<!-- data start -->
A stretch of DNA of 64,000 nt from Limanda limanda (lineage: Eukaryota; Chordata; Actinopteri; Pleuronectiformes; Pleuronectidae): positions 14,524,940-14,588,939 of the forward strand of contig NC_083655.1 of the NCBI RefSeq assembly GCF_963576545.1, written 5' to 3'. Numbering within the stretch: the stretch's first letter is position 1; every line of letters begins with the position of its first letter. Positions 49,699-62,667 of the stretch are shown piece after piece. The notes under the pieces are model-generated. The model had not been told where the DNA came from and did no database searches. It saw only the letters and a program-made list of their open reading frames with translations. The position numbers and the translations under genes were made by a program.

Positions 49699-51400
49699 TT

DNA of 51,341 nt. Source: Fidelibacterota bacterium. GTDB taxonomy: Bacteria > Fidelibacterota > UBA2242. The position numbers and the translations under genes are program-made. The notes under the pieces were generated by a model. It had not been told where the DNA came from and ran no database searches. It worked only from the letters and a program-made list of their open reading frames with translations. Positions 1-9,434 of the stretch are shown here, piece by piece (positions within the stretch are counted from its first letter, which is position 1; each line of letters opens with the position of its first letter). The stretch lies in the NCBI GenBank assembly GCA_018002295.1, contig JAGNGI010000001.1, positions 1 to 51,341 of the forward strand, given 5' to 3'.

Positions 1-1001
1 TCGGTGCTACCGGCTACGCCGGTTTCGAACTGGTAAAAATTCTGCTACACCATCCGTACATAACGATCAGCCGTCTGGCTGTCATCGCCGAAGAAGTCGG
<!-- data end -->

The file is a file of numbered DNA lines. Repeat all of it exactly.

A stretch of DNA of 64,000 nt from Limanda limanda (lineage: Eukaryota; Chordata; Actinopteri; Pleuronectiformes; Pleuronectidae): positions 14,524,940-14,588,939 of the forward strand of contig NC_083655.1 of the NCBI RefSeq assembly GCF_963576545.1, written 5' to 3'. Numbering within the stretch: the stretch's first letter is position 1; every line of letters begins with the position of its first letter. Positions 49,699-62,667 of the stretch are shown piece after piece. The notes under the pieces are model-generated. The model had not been told where the DNA came from and did no database searches. It saw only the letters and a program-made list of their open reading frames with translations. The position numbers and the translations under genes were made by a program.

Positions 49699-51400
49699 TT

DNA of 51,341 nt. Source: Fidelibacterota bacterium. GTDB taxonomy: Bacteria > Fidelibacterota > UBA2242. The position numbers and the translations under genes are program-made. The notes under the pieces were generated by a model. It had not been told where the DNA came from and ran no database searches. It worked only from the letters and a program-made list of their open reading frames with translations. Positions 1-9,434 of the stretch are shown here, piece by piece (positions within the stretch are counted from its first letter, which is position 1; each line of letters opens with the position of its first letter). The stretch lies in the NCBI GenBank assembly GCA_018002295.1, contig JAGNGI010000001.1, positions 1 to 51,341 of the forward strand, given 5' to 3'.

Positions 1-1001
1 TCGGTGCTACCGGCTACGCCGGTTTCGAACTGGTAAAAATTCTGCTACACCATCCGTACATAACGATCAGCCGTCTGGCTGTCATCGCCGAAGAAGTCGG